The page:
Role Models

Posted by martin.parnell |

Next Events:

Cook Islands Quest 100 (Quest #4)

  • Friday Sept. 21st 2012

  • Location: Rarotonga, Cook Islands, Pacific Ocean

TriOil-Soccer Quest 42 (Quest #5)

  • Friday Oct. 5th to Sunday Oct. 7th 2012

  • Location: Spray Lake Sawmills Family Sports Centre, Cochrane, Alberta

On Saturday, I received an email from my neighbour Paul who lives a few door down from me. I don't know Paul very well but his email really made me think. I he brings up some excellent points and captures the essence of what sport is really about. Here is some of what he said:

"Howdy, Martin: - Paul here, a few doors up from you.

Like thousands - or more - I'm a fan of yours, watching the media coverage on your activities and reading all you write (Rotarians and Habitat, for example).

I especially like your being a role model - or even just someone to admire, if not follow - to young folk. That achievement has no material value, perhaps, the dividends are legion, shall we say, far into the future.

I was brought up by fairly strict cosmopolitan European parents who emphasised that we must, as kids, respect our elders. When I finally became an adult in the "Beatnik" era, I was rather disappointed there were far fewer individuals in the adult world that deserved any respect whatsoever. I'm not sure it has become any better in the 50 or so years since then.

A great deal has been written about you, including your physique which I understand has been monitored at one time by U of C. Your metabolism had reached Lance Armstrong-like efficiency few of us ever encounter.

I'm not concerned about Lance Armstrong - his cancer achievements can't be rebutted, and I was always leery about such prima-donna-ism and commercialistic grossness slithering among the various sports in any case. But I do wonder about kids' attitude nowadays: are many now convinced you can't get anywhere with anything unless you dope yourself the right way and be sneaky enough to get away with it?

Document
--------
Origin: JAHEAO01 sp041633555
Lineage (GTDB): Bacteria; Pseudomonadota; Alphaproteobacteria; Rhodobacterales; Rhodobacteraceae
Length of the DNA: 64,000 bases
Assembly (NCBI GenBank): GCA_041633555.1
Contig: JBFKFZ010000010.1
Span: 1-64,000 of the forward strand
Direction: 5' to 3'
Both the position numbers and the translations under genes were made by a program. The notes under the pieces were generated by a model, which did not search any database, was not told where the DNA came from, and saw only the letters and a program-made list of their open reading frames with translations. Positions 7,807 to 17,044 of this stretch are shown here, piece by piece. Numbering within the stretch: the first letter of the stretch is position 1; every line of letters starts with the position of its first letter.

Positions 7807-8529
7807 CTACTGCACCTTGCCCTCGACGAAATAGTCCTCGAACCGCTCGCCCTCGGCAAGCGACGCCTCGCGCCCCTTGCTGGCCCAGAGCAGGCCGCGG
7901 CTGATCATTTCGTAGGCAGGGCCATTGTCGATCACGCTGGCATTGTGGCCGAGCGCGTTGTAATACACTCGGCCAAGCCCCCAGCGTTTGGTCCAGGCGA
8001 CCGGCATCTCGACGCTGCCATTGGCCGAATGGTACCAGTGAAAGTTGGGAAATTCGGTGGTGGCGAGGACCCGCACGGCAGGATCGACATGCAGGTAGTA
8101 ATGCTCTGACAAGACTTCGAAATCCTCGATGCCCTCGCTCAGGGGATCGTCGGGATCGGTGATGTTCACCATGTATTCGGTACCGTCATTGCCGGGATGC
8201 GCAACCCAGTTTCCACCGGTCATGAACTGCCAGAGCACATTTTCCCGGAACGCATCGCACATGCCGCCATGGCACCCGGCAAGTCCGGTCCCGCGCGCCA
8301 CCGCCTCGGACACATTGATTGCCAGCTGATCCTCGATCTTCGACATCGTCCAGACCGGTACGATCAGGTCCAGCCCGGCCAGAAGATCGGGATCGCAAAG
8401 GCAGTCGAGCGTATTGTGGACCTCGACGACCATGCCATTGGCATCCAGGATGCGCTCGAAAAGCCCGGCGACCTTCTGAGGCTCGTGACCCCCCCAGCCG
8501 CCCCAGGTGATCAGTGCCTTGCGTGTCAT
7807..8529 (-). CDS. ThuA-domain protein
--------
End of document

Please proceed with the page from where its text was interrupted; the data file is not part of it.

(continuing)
Perhaps you might consider writing about that. Not necessarily about what to say to youngsters about this, but you have had considerable interface, and ear-to-the-ground feedback from youngsters and some of us would be curious what they really think. Naturally, writing about Lance Armstrong in any vein, shall we say, may be like trying to gargle nitro-glycerine safely (your mining experience could put that into perspective). But I wonder what the next generation or two would think about all this.

Best wishes,

Paul and Angela

I think Paul hits the nail on the head. The real role models are people you know, mum's and dad's, brother's and sister's, grandma's and grandpa's, and all the sport and activity coaches who give countless hours of their time. It's not about what you get, it's about what you give.

Finally, I must give a huge congratulations to one of my all time hero's, Sister Madonna Buder. Yesterday, Sister Madonna completed the Ironman Canada in 16hrs 32min 00sec. That in itself is not remarkable however the fact that Sister Madonna is 82 years young is. She now holds the World Record for the oldest person ever to complete an Ironman Triathlon.

Long may she reign.

Quote of the Day

"There's only one way to fail, and that's to quit."

Brian Hays

Sister Madonna Buder. At 82, the oldest person ever to complete an Ironman triathlon.

Sister Madonna Buder

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